‘Contact tracers’ hired as part of corona crisis exit strategy
As the Security Council prepares to announce an exit strategy for the corona crisis shutdown, hospital admissions are down and regions are training contact tracers to track infections
3 May looming
The decision to hire 2,000 contact tracers across the country followed confirmation that people with the coronavirus are most contagious in the 48 hours before they show symptoms. Once someone tests positive, has symptoms confirmed by their doctor to likely be Covid-19, their name can be given to a contact tracer.
The tracer will determine who the patient came into contact with over the last few days and try to track them down. They will be told to self-isolate
Flanders is currently hiring 1,200 contact tracers, who will then go through a short training and be ready to work by next week. Most of them will work from a call centre, while others will head to people’s homes and workplaces to warn them in person.
Those contacted will be asked to self-isolate. This is particularly crucial because they will become most contagious themselves in the two days before experiencing symptoms.
Contact tracing is expected to help control the spread of the coronavirus as Belgium begins to relax lockdown measures currently in place. Those measures, which involve making only essential journeys outside of the home and not gathering with other people, are in place until 3 May.
The Security Council will meet again on Friday to discuss an extension of any of the measures and an exit strategy. An announcement is expected on Friday afternoon or evening as to the next steps for Belgium.
In other corona news, the exhibition Van Eyck: An Optical Revolution – one of the most significant art events in Europe this year and the cornerstone of Ghent’s Van Eyck Year – will not be extended. According to VRT, the museums that loaned some of the painting for the exhibition, meant to run until 30 April, cannot extend the loans. According to city councillor Sami Sougiur, ticket-holders will be contacted personally and offered a refund.
The rest of the Van Eyck Year, however, is being extended, to June 2021. This includes several other exhibitions related to Van Eyck’s work and times, special tours and a pop-up shop. Other date-specific events could go ahead or be postponed, depending on the dates.
At the coast, meanwhile, a woman of 103 has recovered from the coronavirus. The Ostend woman was diagnosed with Covid-19 while she was staying in a rehabilitation centre recovering from an operation to her knee.
Whoever wants to compare our number with other countries has to divide it by two. Any other comparison isn’t relevant at all
She had been tested for the virus before her operation and was negative. During her stay at the Koningin Elisabeth Instituut (KEI), however, she began to exhibit symptoms and was retested. She was moved to a special wing, where she spent three weeks.
“Obviously, we were very worried,” said KEI director Gerd Callewaert. “No matter how strong, a woman of this age is very vulnerable. Fortunately, we saw her condition improve little by little. Now, 21 days later, she can be moved back to a regular room and continue to rehabilitate from her surgery.”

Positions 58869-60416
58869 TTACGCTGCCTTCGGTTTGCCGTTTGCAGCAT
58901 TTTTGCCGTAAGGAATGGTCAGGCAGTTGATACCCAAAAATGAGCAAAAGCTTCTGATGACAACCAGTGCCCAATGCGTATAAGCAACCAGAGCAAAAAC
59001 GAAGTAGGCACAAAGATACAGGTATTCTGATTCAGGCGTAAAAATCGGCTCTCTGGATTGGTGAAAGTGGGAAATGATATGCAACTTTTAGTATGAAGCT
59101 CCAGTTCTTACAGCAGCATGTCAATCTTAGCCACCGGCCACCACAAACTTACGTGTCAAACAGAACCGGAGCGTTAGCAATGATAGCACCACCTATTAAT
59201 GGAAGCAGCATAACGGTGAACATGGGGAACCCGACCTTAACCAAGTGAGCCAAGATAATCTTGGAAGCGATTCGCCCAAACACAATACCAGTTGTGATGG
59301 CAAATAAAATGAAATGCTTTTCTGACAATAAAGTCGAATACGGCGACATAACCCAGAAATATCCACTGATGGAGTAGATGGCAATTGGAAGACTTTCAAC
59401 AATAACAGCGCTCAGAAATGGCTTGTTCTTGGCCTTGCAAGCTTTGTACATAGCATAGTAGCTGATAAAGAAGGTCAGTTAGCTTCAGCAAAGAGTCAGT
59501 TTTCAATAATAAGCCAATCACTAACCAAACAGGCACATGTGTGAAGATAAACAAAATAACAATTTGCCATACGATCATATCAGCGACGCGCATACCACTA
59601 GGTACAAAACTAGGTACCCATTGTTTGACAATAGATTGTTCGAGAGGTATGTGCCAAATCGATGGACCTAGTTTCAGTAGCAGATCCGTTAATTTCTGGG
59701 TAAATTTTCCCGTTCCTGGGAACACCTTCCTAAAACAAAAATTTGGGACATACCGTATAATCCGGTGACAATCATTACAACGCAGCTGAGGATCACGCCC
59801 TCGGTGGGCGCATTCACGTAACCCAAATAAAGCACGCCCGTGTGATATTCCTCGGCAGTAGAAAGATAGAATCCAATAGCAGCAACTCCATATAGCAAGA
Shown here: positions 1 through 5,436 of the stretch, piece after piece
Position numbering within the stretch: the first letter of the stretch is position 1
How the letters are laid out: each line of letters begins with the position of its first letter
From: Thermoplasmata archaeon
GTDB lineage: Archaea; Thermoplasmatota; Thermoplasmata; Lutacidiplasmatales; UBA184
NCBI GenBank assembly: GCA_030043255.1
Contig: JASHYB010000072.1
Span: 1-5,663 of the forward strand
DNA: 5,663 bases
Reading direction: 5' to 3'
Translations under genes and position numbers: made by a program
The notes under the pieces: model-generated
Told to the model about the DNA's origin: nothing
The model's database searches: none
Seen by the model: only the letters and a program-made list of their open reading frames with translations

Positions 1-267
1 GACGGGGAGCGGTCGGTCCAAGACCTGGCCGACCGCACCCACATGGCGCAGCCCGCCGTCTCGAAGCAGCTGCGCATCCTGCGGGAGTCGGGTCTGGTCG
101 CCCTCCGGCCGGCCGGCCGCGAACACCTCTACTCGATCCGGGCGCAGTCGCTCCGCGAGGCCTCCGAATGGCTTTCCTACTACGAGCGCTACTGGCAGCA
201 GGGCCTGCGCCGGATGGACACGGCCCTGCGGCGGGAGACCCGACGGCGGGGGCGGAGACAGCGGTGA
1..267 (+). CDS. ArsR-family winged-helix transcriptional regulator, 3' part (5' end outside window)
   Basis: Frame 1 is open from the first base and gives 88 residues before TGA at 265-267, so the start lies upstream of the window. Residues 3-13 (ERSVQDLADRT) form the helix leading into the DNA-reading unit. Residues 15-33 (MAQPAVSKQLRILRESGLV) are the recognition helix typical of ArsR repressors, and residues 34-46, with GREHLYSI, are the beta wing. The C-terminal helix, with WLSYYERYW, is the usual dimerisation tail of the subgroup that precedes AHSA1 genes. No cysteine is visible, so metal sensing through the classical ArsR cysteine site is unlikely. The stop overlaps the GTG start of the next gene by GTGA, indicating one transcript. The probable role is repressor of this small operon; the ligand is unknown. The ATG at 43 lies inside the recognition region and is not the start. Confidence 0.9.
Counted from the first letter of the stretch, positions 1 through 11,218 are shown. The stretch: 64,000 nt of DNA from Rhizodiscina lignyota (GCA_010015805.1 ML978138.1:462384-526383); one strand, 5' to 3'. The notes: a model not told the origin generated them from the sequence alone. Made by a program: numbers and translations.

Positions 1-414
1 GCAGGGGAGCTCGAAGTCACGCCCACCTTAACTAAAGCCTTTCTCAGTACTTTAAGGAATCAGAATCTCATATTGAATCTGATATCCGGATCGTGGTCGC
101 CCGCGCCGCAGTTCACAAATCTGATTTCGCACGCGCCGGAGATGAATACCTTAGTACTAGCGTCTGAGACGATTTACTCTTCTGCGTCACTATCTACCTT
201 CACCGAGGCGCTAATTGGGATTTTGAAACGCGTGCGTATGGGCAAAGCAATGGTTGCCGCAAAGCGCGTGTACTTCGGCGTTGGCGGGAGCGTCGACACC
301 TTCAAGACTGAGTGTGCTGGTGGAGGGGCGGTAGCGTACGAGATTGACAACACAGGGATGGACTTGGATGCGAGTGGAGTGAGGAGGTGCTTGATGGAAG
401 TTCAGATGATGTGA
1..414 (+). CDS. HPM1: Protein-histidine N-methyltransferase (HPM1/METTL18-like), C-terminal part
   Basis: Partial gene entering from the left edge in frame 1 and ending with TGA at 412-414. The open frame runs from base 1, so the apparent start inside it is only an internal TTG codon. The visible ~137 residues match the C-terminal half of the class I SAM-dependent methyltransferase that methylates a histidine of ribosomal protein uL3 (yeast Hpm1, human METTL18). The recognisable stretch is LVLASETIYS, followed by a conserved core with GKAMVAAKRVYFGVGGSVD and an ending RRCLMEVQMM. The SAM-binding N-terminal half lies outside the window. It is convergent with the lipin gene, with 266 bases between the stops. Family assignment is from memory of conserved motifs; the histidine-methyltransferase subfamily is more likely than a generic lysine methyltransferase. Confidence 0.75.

Her recovery from the virus “is a real boost for all the personnel here – for everyone here,” said Callewaert.
Belgium got another boost this week when it was announced that 172 people were admitted to hospital on Monday with Covid-19 – the lowest number since the shutdown began. “We are under the 200 mark for the first time since 18 March,” confirmed virologist Steven Van Gucht at the daily press conference on Tuesday.
While it’s good news, Van Gucht emphasised that it’s crucial that citizens continue to conform to the measures to control the spread of the virus as more people are still being admitted to hospital than are being discharged. “In the past 24 hours, 107 people were released from hospital,” he confirmed. “That brings the total number of patients in hospital to 4,976. That’s an increase of 56” on the day before.
The number of patients in intensive care are also up slightly, as are the number of people on oxygen. Today’s press conference is expected to confirm that Belgium has passed the 6,000 mark for the number of people who have died from complications due to the virus.
Belgium’s death rate is one of the highest in the world, though authorities have repeated that this is because of how it is reporting its figures. All recent deaths in nursing homes are being attributed to Covid-19, though not all residents were tested.
Also, Belgium is including nursing home deaths – responsible for half of all coronavirus-related deaths – in its tally, while most countries are not. Should nursing homes deaths be removed from the figures, Belgium’s death rate would fall in the middle of rates around the world.
“Whoever wants to compare our number with other countries has to divide it by two,” Van Gucht told Politico at the weekend. “Any other comparison isn’t relevant at all.”
Photos, from top ©Petri Oeschger/Getty Images, ©Ritchie Sedeyn/Defence Department/Belga handout